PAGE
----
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QUESTIONS ABOUT FOOD SUSTAINABILITY – Part 1

Chester

Blantyre, Malawi … In this 2-part series we are asking Chester Kabinda-Mbewe, the Chairperson for Action for Progress about food sustainability in Malawi. Action for Progress is the not-for-profit, faith-based organization, formed by Malawians to work closely with the Malawi Project. Chester is a successful and respected church and community leader, businessman, husband and father of 4 children and 3 grandchildren. He is originally from a village north of Dedza, but currently resides and works in the southern city of Blantyre. The following interview explores his view of the state of agricultural development, food production storage, sustainability, and waste control of food harvests under the Action for Progress program referred to as the “Joseph Project”. Next week’s segment will be posted one week from today.

“Mr. Kabinda, thank you for agreeing to this interview, and for sharing your views about the problems, and possible solutions to stem the tide of food shortages in your country.”

Malawi Project:          

“Since the nation gained its independence in 1964, Malawi has undergone a number of food shortages. What do you think are the main causes for these, when Malawi is primarily a peaceful, community-focused, agricultural nation, with 80 to 85% of its people raising food?”

Chester:

“There are a number of causes, but I will mention the main ones. 1. Climate change. It is disheartening that Malawi still depends on seasonal rains for agricultural development. Droughts have hit Malawi several times, mainly from the year 2001, with the worst in 2015/17. Climate change has affected Malawi every year in different forms and different locations. Both drought and flash floods cause food shortages, much of it caused by the El-Nino effect in the southern hemisphere. 2. Over-cultivation without proper use of manure/fertilizer. The affordability of fertilizers is a big blow to crop production since most of the arable land has lost its natural fertility. 3. The lack of a mindset to change the future. People assume the weather will be normal, just as it used to be when Malawi was producing so much food, they could actually feed other countries in Southern Africa.”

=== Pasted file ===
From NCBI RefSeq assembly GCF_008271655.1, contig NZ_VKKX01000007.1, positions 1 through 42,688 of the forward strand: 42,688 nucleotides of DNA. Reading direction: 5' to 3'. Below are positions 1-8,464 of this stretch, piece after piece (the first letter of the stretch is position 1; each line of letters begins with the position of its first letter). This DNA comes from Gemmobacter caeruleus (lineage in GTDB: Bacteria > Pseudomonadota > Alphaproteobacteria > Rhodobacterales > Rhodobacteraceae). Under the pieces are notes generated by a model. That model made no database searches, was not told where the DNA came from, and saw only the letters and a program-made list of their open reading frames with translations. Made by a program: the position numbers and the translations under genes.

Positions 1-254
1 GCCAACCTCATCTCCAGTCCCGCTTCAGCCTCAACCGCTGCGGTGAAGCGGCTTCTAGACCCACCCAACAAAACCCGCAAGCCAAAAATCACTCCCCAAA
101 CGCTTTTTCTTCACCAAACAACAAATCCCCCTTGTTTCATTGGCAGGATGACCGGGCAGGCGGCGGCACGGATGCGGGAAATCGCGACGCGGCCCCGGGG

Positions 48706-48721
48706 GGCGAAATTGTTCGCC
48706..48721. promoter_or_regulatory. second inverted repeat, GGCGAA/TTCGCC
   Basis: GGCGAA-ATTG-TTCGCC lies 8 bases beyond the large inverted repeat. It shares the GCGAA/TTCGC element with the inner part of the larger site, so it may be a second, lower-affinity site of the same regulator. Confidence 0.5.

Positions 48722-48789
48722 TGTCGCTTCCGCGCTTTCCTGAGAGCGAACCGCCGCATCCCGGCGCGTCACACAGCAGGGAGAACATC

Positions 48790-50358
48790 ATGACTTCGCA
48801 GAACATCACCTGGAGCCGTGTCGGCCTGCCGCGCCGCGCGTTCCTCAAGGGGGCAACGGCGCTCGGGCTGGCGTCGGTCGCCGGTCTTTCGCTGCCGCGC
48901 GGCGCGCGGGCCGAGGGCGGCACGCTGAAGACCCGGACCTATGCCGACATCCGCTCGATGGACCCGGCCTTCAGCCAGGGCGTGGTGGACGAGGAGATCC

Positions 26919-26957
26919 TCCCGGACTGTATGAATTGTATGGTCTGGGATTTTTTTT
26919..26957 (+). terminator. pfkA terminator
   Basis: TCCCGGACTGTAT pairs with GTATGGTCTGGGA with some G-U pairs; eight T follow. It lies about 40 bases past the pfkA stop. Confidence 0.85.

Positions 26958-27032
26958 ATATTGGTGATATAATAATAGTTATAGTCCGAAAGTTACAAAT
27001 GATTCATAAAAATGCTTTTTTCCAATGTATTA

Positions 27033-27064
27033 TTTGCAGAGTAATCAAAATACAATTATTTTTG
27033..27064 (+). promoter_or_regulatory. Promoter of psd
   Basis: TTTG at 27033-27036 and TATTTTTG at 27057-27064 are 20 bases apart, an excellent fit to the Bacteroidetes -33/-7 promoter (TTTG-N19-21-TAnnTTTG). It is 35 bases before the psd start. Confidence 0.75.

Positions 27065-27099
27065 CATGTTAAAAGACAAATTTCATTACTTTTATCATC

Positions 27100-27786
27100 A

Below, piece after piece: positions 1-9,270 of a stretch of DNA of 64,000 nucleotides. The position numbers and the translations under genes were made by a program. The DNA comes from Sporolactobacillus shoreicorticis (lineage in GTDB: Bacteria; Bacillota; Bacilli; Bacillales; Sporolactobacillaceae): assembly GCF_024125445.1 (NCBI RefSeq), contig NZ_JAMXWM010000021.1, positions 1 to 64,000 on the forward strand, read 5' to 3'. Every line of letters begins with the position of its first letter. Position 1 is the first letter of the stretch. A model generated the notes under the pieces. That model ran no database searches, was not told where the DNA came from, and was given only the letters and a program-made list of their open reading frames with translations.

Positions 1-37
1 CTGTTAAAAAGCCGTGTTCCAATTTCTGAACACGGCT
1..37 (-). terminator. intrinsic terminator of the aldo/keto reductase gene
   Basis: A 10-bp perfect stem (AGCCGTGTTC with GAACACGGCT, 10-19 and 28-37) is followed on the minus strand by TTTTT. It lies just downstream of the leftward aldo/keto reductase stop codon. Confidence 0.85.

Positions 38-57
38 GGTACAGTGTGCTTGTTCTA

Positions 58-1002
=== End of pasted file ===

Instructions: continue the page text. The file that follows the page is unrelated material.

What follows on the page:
Malawi Project:          

“It is difficult to isolate the exact percentages of maize lost between harvest and consumption. Some say as low as 7% is lost during the storage period, while others report alarming percentages as high as 25 or 30%. What do you think is an accurate percent of loss?”

Chester

“It is true it is difficult to come up with exact figures for the amount of maize loss due to poor, improper, and inadequate reporting. Some statistics report that Malawi is the third poorest country in the world. Most of our people live in remote, rural areas where production and loss statistics are never recorded. From my experience, being one who grew up in one of these areas, I believe the 30% estimate is the very minimum. The average loss would actually be even higher.”

Malawi Project:          

“Some conclude these crop loss statistics are the result of improper, inadequate, and insufficient storage. Do you agree?”

Chester: